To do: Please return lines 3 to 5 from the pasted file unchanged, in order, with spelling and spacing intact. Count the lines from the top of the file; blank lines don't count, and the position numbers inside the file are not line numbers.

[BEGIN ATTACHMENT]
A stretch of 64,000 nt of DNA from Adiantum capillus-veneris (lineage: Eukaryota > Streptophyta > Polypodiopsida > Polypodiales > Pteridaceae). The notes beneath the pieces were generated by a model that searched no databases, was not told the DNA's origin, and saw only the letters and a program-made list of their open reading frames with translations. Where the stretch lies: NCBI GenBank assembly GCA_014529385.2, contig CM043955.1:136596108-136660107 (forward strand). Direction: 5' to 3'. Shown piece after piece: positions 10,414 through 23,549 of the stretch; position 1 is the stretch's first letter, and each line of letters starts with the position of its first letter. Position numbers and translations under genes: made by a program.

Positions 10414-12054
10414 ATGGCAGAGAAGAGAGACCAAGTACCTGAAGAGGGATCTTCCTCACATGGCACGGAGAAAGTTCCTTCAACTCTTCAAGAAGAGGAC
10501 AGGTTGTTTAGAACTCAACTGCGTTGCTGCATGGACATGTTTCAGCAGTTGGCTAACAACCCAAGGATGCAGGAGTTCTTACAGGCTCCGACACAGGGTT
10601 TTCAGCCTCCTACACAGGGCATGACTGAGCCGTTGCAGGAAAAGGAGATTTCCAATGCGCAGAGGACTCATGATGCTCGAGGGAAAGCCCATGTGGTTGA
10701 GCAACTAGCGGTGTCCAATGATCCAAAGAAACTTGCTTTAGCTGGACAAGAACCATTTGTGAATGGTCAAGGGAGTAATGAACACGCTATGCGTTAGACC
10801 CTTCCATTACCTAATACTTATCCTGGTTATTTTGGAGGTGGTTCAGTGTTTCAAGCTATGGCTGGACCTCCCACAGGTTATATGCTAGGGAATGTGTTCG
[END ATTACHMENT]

10414 ATGGCAGAGAAGAGAGACCAAGTACCTGAAGAGGGATCTTCCTCACATGGCACGGAGAAAGTTCCTTCAACTCTTCAAGAAGAGGAC
10501 AGGTTGTTTAGAACTCAACTGCGTTGCTGCATGGACATGTTTCAGCAGTTGGCTAACAACCCAAGGATGCAGGAGTTCTTACAGGCTCCGACACAGGGTT
10601 TTCAGCCTCCTACACAGGGCATGACTGAGCCGTTGCAGGAAAAGGAGATTTCCAATGCGCAGAGGACTCATGATGCTCGAGGGAAAGCCCATGTGGTTGA